Russell's Paradox did not call into question the Law of the Excluded Middle. In the early 1900's, it called into question an early axiomatization of Cantor's set theory by G. Frege. These axioms were shown to be inconsistent in that it was possible, using Frege's axioms, to both prove and disprove that there exists a set of those and only those sets that are not elements of themselves.
$$\exists k: \forall a: [a\in k \iff a\notin a] \land \neg\exists k: \forall a: [a\in k \iff a\notin a]$$
Various patches were put forward to make it impossible to derive this contradiction, the most popular solution being the Zermelo-Fraenkel Axioms of Set Theory. They, too, are based on classical logic including the Law of the Exclude Middle.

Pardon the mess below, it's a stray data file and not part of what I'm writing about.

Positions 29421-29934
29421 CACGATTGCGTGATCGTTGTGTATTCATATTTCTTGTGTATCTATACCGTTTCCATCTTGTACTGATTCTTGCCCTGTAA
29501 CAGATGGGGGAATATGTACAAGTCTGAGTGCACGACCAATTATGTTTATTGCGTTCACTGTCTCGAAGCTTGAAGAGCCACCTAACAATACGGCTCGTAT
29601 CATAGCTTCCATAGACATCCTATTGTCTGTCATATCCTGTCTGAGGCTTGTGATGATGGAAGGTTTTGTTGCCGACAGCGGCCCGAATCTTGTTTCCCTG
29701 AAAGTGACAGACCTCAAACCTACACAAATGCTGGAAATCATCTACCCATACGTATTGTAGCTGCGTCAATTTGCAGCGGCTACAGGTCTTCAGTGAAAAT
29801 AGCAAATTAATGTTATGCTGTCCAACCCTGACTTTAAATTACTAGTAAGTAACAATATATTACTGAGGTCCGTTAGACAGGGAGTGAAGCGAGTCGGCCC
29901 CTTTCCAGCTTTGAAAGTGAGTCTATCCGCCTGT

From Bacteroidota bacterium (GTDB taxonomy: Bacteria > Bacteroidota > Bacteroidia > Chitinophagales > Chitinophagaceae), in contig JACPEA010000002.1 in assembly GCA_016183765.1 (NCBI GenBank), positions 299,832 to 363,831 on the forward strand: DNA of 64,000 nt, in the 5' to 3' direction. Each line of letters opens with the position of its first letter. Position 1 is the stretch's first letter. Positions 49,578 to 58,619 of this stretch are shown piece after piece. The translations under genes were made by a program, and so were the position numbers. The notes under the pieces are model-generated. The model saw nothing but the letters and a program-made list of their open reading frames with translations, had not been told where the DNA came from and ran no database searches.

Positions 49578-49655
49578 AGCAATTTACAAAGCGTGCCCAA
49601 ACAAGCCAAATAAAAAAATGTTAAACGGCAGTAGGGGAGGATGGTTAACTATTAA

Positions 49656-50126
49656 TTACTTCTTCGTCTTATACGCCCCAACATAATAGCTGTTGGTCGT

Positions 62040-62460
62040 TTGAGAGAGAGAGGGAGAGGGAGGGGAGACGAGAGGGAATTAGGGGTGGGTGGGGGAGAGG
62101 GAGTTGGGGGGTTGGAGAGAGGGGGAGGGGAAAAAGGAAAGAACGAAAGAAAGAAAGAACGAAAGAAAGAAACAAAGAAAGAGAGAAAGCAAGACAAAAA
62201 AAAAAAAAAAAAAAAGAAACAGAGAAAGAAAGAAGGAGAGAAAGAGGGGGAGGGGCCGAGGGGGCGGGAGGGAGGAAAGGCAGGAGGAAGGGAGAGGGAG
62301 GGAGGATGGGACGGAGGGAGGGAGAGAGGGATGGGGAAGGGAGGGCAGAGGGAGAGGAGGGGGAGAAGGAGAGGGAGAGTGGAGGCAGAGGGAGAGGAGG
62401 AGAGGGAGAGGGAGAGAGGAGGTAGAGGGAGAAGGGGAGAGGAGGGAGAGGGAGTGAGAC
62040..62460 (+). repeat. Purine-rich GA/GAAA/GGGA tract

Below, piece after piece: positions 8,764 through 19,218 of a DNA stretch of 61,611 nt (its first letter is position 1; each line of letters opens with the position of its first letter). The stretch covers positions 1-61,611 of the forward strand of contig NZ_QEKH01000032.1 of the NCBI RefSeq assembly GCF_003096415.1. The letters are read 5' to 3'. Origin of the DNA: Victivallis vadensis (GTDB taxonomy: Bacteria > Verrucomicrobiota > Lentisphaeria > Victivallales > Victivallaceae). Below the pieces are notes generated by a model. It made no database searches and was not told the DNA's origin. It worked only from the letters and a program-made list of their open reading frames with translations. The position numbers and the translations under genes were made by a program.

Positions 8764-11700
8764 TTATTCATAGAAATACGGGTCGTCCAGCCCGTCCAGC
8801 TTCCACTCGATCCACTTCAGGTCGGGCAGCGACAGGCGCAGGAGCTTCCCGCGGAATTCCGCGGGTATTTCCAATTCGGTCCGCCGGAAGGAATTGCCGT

Note that, by using the ordinary rules of logic (including LEM) and any binary predicate $R$ (not just $\in$) we still have
$$\neg\exists: k:\forall a:[R(a,k) \iff\neg R(a,a)]$$
No contradications arise here.